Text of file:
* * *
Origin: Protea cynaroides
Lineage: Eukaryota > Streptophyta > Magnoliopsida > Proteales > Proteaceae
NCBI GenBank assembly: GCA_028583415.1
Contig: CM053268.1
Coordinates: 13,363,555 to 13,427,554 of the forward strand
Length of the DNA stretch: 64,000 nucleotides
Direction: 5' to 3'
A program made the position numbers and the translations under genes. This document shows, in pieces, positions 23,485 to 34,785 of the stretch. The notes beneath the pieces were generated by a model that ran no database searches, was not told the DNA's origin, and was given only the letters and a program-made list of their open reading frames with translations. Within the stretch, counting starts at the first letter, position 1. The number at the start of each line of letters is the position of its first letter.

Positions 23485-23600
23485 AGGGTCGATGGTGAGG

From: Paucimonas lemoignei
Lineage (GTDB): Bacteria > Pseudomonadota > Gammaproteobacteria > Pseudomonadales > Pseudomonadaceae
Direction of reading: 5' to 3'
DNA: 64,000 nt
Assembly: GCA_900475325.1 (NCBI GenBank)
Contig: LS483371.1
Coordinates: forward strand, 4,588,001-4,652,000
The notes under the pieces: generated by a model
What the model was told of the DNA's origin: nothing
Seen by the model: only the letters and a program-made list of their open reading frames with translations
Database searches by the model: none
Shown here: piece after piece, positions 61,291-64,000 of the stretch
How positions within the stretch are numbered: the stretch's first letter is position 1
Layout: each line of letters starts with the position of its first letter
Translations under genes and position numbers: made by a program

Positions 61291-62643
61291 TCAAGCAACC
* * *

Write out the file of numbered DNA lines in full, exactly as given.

Origin: Protea cynaroides
Lineage: Eukaryota > Streptophyta > Magnoliopsida > Proteales > Proteaceae
NCBI GenBank assembly: GCA_028583415.1
Contig: CM053268.1
Coordinates: 13,363,555 to 13,427,554 of the forward strand
Length of the DNA stretch: 64,000 nucleotides
Direction: 5' to 3'
A program made the position numbers and the translations under genes. This document shows, in pieces, positions 23,485 to 34,785 of the stretch. The notes beneath the pieces were generated by a model that ran no database searches, was not told the DNA's origin, and was given only the letters and a program-made list of their open reading frames with translations. Within the stretch, counting starts at the first letter, position 1. The number at the start of each line of letters is the position of its first letter.

Positions 23485-23600
23485 AGGGTCGATGGTGAGG

From: Paucimonas lemoignei
Lineage (GTDB): Bacteria > Pseudomonadota > Gammaproteobacteria > Pseudomonadales > Pseudomonadaceae
Direction of reading: 5' to 3'
DNA: 64,000 nt
Assembly: GCA_900475325.1 (NCBI GenBank)
Contig: LS483371.1
Coordinates: forward strand, 4,588,001-4,652,000
The notes under the pieces: generated by a model
What the model was told of the DNA's origin: nothing
Seen by the model: only the letters and a program-made list of their open reading frames with translations
Database searches by the model: none
Shown here: piece after piece, positions 61,291-64,000 of the stretch
How positions within the stretch are numbered: the stretch's first letter is position 1
Layout: each line of letters starts with the position of its first letter
Translations under genes and position numbers: made by a program

Positions 61291-62643
61291 TCAAGCAACC